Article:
Windows 10 October 2018 Update comes with native DirectX Raytracing support
The Windows 10 October 2018 Update is now rolling out to PCs worldwide and it brings many improvements to the overall user experience, most of it under-the-hood. One of the less talked about features in this update is the updated version of DirectX 12 that brings native raytracing abilities using the new DirectX Raytracing (DXR) API.
DXR was first announced at GDC 2018 in March this year, which was shortly followed by NVIDIA showcasing raytracing capabilities on its Volta GPUs. Microsoft, back then, was already working with partners such as EA, Unity, UL Benchmarks etc. and other developers could request an opt-in to DXR experimental mode. Now, with the October 2018 Update, DXR is finally out of experimental mode and is a part of DirectX 12.
As demoed by NVIDIA during their GeForce RTX launch, a handful of games will feature support for raytracing. These include Battlefield V, Shadow of the Tomb Raider, and Metro Exodus with more titles slated to offer RTX/raytracing support in the coming months.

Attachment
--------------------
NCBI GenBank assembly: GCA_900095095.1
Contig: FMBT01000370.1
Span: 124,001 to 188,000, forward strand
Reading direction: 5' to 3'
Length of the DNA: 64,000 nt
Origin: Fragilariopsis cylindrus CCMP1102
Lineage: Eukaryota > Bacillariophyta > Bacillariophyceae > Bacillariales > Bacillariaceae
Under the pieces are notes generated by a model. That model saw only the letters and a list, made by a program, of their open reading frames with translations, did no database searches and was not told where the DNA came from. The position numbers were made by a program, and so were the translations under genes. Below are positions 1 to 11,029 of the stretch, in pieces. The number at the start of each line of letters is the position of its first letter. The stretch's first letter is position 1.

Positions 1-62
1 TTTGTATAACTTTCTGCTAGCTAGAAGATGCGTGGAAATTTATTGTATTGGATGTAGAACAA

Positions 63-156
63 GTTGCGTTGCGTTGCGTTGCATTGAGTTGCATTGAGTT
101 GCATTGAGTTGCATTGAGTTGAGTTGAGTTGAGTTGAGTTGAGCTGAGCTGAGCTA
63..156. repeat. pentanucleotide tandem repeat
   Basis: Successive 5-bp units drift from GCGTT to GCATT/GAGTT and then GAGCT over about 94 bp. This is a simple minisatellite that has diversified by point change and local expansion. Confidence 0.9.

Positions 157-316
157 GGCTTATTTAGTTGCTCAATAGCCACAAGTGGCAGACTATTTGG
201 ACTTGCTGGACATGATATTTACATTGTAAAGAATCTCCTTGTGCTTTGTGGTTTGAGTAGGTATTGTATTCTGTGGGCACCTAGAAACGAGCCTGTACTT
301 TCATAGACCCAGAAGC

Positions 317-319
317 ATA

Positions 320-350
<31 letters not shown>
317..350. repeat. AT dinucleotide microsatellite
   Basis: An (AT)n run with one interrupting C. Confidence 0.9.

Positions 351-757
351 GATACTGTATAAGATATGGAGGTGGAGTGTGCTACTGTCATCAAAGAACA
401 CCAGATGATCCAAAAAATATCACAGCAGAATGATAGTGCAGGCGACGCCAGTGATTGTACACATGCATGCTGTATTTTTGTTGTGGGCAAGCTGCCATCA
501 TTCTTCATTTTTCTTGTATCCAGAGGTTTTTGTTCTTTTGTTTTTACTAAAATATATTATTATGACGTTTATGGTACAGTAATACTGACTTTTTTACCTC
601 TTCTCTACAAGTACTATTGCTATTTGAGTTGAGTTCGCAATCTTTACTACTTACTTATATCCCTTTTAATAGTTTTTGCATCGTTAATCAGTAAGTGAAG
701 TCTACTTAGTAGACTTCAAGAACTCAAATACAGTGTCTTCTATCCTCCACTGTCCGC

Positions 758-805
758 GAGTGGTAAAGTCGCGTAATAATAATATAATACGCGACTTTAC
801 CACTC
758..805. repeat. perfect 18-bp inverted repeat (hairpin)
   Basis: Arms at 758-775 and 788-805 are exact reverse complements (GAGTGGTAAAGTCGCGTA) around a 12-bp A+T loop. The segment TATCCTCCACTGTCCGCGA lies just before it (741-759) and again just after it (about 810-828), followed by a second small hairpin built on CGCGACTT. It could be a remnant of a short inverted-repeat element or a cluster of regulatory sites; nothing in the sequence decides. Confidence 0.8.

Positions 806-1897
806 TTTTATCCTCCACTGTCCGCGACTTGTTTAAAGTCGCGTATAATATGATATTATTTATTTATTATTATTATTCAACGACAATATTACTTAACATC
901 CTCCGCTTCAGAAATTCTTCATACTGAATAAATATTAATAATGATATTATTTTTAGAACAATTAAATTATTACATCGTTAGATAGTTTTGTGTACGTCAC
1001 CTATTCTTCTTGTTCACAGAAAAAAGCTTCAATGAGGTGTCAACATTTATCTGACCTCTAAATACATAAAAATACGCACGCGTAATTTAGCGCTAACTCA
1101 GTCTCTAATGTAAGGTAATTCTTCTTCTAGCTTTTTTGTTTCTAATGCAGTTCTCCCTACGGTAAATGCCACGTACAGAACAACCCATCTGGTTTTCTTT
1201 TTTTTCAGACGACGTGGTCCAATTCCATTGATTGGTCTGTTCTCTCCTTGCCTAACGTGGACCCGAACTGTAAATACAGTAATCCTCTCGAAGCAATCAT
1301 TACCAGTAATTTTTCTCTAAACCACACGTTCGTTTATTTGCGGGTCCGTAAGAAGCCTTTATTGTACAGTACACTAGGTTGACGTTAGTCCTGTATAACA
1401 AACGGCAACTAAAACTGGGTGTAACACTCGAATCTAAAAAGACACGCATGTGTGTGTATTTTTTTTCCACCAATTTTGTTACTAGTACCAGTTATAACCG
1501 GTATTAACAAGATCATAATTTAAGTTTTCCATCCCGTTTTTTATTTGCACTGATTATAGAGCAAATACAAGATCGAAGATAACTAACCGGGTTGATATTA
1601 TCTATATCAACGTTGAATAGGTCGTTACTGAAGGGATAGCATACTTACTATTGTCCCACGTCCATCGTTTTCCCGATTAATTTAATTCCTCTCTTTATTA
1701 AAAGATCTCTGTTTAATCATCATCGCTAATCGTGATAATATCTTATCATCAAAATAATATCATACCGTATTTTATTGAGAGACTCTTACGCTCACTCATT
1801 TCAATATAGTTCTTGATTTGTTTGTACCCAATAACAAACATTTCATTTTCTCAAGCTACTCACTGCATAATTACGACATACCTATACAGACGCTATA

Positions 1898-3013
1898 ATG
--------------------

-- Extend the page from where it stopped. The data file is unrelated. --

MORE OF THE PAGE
Microsoft says DXR is a future-proof API that is aligned with the evolution of GPU technology. It will take a compute-like approach for a natural fit into the GPU pipeline. Since DXR is now an integral part of Windows 10, other GPU manufacturers will also be able to take advantage of it. We could be seeing some sort of raytracing support from future AMD graphics cards if all things fall in place. That said, AMD plans to bring Radeon Rays 2.0 support to its existing GPUs as well this year via the Vulkan API. There's also a high possibility that Intel would also be joining in for some raytracing fun with their upcoming GPUs.
The Windows 10 October 2018 Update has started rolling out in a staggered fashion to all Windows 10 PCs. You should be getting the update notification soon. If you'd like to take the plunge right away, you can also manually check for and install the update direct from Microsoft.